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    First school boundary proposal met with questions, unease

    With the first proposals for the new attendance zones for Loudoun County Public Schools announced at the March 11 work session, the community is split – both literally and figuratively.

    With two new high schools, HS-6 and HS-8, and one new middle school, Trailside, opening in Ashburn and Dulles North, the School Board will spend the next six weeks devising new attendance zones. The boundaries will affect five high schools (Briar Woods, Broad Run, John Champe, Stone Bridge and Tuscarora) and five middle schools (Belmont Ridge, Eagle Ridge, Farmwell Station, Mercer and Stone Hill) communities. Both HS-6 and Trailside are slated to open in fall of 2014 and HS-8 will open the following fall.

    Executive Director of Planning and Legislative Services for Loudoun County Sam Adamo, presented his staff's proposal at the March 11 school board attendance zone work session.

    Under Adamo's plan, each middle school would feed into one high school in an effort to keep kids together from sixth grade to graduation. However, some of the largest homeowner's associations, including Belmont Country Club, Broadlands, Brambleton, Ashburn Farm and Ashburn Village, would be split into two different school zones.

    “The base plan acknowledges the size of many of the planned communities and HOAs divided by this proposal” Adamo said at the meeting. “But in order to bring existing and projected student enrollment under control and within the school's capacity, staff does recommend this as a viable alternative for the area solutions. “

    According to Adamo, the primary consideration when creating new zones are facilities, proximity, community and demographics, with accessibility, “clusters” and stability being secondary concerns.

    While the School Board expressed appreciation at the time spent developing the plan, some of the members were less enthused about the plan itself.

    “It really is an assault on most of the major HOAs in the greater Ashburn area,” School Board Chairman Eric Hornberger said to Adamo at the meeting.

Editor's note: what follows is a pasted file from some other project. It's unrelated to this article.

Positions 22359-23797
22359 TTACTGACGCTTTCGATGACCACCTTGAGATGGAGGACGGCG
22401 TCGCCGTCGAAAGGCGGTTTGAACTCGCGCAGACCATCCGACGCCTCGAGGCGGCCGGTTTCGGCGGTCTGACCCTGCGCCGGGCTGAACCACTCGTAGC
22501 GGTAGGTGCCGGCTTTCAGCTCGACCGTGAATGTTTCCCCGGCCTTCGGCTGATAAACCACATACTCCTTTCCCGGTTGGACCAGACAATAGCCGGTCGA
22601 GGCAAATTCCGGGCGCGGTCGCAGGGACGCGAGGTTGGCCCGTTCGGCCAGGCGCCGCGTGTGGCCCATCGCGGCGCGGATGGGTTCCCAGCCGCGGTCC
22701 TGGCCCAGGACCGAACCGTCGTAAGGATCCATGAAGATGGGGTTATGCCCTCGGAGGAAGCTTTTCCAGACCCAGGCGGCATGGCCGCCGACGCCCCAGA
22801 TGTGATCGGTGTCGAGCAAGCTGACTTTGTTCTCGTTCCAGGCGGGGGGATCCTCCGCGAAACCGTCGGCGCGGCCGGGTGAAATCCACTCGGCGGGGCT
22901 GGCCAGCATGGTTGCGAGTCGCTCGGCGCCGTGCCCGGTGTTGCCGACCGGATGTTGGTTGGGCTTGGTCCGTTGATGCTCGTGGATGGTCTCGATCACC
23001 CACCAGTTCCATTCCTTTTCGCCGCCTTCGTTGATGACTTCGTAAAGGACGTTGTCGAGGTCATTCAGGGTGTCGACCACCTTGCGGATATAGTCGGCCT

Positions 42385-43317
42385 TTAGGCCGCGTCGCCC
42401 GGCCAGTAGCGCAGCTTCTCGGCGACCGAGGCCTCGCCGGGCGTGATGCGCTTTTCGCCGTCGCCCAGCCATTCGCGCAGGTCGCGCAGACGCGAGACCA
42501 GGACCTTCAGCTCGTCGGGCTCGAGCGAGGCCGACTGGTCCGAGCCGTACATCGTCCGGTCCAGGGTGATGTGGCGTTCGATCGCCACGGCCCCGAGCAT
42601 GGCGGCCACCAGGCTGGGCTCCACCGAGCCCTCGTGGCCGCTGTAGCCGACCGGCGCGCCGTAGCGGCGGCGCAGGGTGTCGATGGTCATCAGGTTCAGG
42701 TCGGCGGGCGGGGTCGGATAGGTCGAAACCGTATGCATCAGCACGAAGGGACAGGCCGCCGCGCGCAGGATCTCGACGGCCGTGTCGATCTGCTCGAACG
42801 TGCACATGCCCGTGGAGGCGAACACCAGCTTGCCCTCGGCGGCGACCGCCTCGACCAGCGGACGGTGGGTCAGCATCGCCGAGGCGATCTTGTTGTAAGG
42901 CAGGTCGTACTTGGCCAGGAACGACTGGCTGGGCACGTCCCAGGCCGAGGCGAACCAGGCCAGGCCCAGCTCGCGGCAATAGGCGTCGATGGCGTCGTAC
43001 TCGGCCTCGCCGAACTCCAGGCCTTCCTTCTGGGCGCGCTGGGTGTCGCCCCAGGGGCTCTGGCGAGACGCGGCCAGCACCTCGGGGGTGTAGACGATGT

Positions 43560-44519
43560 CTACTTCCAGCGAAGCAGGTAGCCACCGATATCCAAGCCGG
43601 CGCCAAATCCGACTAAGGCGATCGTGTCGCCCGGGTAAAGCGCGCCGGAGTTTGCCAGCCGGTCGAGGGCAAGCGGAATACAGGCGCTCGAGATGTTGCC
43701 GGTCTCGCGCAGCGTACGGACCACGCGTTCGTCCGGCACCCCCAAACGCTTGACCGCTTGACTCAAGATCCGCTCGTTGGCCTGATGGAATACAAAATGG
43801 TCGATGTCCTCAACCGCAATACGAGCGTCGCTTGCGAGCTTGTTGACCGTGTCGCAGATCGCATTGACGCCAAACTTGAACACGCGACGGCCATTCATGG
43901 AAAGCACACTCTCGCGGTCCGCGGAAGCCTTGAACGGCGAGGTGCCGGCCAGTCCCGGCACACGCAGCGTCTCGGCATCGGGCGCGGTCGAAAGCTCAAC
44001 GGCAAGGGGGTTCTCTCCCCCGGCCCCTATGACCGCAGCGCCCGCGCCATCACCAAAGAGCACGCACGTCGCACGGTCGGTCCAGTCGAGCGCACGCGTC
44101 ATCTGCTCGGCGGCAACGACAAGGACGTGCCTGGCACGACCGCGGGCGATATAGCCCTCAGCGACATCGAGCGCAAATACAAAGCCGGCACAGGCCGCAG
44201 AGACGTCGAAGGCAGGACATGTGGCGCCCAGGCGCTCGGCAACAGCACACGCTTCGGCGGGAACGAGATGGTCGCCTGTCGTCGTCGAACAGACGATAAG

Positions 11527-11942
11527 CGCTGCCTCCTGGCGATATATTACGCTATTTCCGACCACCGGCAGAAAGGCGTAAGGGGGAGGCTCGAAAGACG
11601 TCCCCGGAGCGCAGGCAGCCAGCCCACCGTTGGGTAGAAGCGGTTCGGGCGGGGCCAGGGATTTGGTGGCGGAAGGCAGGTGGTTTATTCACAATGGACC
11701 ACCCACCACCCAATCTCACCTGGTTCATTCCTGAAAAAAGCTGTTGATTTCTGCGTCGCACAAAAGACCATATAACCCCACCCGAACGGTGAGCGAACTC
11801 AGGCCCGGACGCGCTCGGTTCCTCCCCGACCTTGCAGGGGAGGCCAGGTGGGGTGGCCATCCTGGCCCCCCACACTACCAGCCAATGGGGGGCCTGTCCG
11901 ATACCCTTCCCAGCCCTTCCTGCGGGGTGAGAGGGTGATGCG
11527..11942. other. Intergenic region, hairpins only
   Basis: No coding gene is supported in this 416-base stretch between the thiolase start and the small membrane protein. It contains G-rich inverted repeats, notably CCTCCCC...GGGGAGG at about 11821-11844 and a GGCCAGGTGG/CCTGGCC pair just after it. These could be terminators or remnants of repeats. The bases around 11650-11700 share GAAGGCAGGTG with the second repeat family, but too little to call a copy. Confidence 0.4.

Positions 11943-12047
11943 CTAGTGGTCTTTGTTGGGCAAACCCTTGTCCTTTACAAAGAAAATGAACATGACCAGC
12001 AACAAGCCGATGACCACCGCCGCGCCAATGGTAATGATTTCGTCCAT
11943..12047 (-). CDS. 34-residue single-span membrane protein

Adamo explained that rather than keep the HOAs together, his group elected to lessen the student populations at each school.

    “We really looked at this as an opportunity to finally stabilize enrollment,” Adamo said. “If we had to weigh a community HOA versus having a school within its capacity within the educational programs the school was designed for, we opted with maintaining the school within its educational capacity rather than keeping them chronically overcrowded.”

    Though some parents breathed a sigh of relief as their kids appeared to maintain their expected attendance areas, others are dismayed to see their children forced into a new zone.

    One such parent is Lori Watson, whose seventh grade daughter, currently a student at Stone Hill Middle School, will be forced to move to HS-6 upon its opening in 2014.

    Watson and her family live in the rather small community of Windermere, located in between Claiborne Parkway and Belmont Ridge Road.
    “We can see Briar Woods from our house,” Watson explained.

    If the new zoning guidelines remain, Watson's daughter will actually drive past Briar Woods High School en route to her new school, three miles further away than Briar Woods.

    “It's just unacceptable to bus students to a further away school,” Watson said. “She's excited to to go Briar Woods. She's already part of the community.”

    With seven more attendance meetings remaining on the docket, the proposed plan is hardly set in stone. There are still four public hearings scheduled, including one March 18 at the Loudoun County Public Schools administrative building. Additionally, the School Board will accept community members' submissions for attendance zones.

    Comments

    Once again we get a poor plan from the LCPS planning group. When is the school board going to wake up? If they truly want to cut the fat, start here. I’d rather take a group of volunteers that are affected by the new schools and have them sit down and hash out a plan. It’s obvious that every school in Loudoun is overcrowded within 2-3 years of being built(great planning). One would ask why we build such small schools??? Perhaps our school board will step up and start asking tough questions and if they don’t like the answers, then cut out 50% of Hatricks new budget. These guys need to be held accountable at some point.


    Is this just middle school or are the high schools being redrawn? If MS, I don’t see how it matters much.

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    Loudoun Business Journal - Summer 2014

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